The consumer price index is expected to rise by an average 2.72 per cent year-on-year.
The Statistics Department will be releasing the data today.
HSBC Bank said base year effects, arising from the 10-11 per cent hike in subsidised fuel prices in September, will likely keep the reading on October CPI at 2.6 per cent, which will still place it within Bank Negara Malaysia's comfort range.
Excluding food and fuel prices, core inflation is also set to remain stable at 1.3 per cent year-on-year.Irvin Seah of DBS Bank said the recent spike in inflation is largely policy-driven.
The government cut both RON 95 petrol and diesel subsidies by RM0.20 per litre. This raised the pump prices for RON95 petrol to RM2.10/litre and diesel to RM2/litre, up from RM1.90 and RM1.80, respectively.
"While that will save about RM3.3 billion per year for the government, the inflationary effect has been manifested in the headline inflation number."
Seah said the days of strong growth and low inflation are coming to an end.
He said there is also little justification for Bank Negara to start tightening monetary policy as the growth momentum is already slowing on easing domestic demand, while the inflationary impact of policy changes will be transient.(Business Times)
Asian stocks rose in September,
with the benchmark index heading for its biggest gain in three
years, as the Federal Reserve unexpectedly maintained stimulus
and data signaled China’s economy is strengthening.
Tencent Holdings Ltd., Asia’s biggest Internet company, gained 11 percent in Hong Kong this month to touch a record high. Tokyo Electron Ltd. surged 31 percent after Applied Materials Inc. announced a plan to take over the Tokyo-based company. Acom Co. soared 49 percent, spurring the consumer lender to the biggest gain on the Asian equities index, after a report Japan’s non-bank loans to individuals are picking up.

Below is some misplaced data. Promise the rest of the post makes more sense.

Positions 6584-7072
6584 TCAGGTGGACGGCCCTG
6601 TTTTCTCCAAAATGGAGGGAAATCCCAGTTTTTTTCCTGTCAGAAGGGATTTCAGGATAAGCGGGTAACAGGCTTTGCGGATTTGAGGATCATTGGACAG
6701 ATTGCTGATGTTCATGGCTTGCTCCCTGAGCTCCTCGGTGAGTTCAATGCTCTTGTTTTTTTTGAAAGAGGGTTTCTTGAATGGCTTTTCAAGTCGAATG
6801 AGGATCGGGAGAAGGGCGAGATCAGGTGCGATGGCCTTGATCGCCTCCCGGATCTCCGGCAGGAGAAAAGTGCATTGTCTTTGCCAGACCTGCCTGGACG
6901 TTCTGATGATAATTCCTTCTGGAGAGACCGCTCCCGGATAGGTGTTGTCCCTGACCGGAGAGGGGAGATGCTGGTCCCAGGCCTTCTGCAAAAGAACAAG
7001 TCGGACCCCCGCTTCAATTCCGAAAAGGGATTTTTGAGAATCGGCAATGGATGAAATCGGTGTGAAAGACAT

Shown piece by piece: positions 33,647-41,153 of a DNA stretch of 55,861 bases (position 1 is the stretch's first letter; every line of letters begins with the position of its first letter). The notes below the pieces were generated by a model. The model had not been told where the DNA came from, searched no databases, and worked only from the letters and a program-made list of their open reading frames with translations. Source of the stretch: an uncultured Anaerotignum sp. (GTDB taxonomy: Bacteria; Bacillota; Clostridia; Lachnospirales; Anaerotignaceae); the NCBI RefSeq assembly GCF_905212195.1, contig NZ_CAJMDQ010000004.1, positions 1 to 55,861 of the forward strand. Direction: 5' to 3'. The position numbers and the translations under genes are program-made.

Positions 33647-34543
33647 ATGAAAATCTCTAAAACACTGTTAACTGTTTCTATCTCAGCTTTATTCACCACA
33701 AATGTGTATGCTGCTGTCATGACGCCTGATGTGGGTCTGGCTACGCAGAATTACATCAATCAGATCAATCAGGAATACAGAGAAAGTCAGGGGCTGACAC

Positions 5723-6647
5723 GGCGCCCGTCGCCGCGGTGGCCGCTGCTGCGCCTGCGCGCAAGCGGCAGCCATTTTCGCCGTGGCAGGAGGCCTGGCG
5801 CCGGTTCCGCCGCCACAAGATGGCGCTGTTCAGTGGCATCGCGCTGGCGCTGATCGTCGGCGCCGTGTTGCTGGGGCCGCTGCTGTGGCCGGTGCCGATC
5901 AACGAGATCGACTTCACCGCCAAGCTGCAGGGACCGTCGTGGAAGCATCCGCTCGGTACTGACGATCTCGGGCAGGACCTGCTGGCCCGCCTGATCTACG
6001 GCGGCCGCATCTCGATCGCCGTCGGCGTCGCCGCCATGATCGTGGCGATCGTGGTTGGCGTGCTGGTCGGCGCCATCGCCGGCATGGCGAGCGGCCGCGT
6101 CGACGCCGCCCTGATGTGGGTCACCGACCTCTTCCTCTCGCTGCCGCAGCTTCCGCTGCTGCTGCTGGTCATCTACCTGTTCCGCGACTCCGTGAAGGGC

Profits at China’s industrial companies rose 24 percent in August, data yesterday showed. A preliminary HSBC Holdings Plc and Markit Economics’ purchasing managers index for China released on Sept. 23 rose to 51.2, a six-month high.
Regional BenchmarksJapan’s Topix index gained 10 percent in September, rising for the first month in five, as Tokyo won a bid to host the 2020 Olympic Games. The measure fell 0.1 percent this week.
Australia’s S&P/ASX 200 Index (AS51) gained 3.4 percent this month and climbed 0.6 percent since Sept 20. New Zealand’s NZX 50 Index advanced 5.3 percent in September.
Hong Kong’s Hang Seng Index jumped 6.8 percent this month and China’s Shanghai Composite Index gained 2.9 percent. Singapore’s Straits Times Index rose 6 percent.(Bloomberg)
Japan’s industrial production rose less than economists forecast, suggesting that a recovery in the nation’s manufacturing sector is lagging a weakening yen.
Output rose 2.5 percent from November, when it declined 1.4 percent, the Trade Ministry said in Tokyo today. The median estimate of 25 economists was for a 4.1 percent gain. Production fell 7.8 percent from the previous year.
The yen has weakened more than 12 percent against the dollar in the past three months, the most among 16 major currencies tracked by Bloomberg. It was at 91.06 per dollar as of 8:52 a.m. in Tokyo. The Nikkei 225 Stock Average (NKY) has gained more than 16 percent since the beginning of December.
Japan’s three largest automakers -- Toyota Motor Corp. (7203), Honda Motor Co. and Nissan Motor Co. -- all reported falling domestic production in December from the previous month.
Manufacturing in China, Japan’s biggest export market, is expanding at the fastest rate in two years, bolstering prospects that economic growth there will accelerate for a second straight quarter.
Weaker YenA weaker yen makes products relatively cheaper in export markets and boosts overseas earnings for Japanese companies such as Toyota and Canon Inc. (7751) when repatriated.
Twelve analysts covering Toyota, Japan’s biggest car manufacturer, have raised their earnings estimates for the next fiscal year.
The nation’s gross domestic product shrank at an annualized 3.5 percent pace in the third quarter of last year, the second straight contraction and meeting the textbook definition of a recession.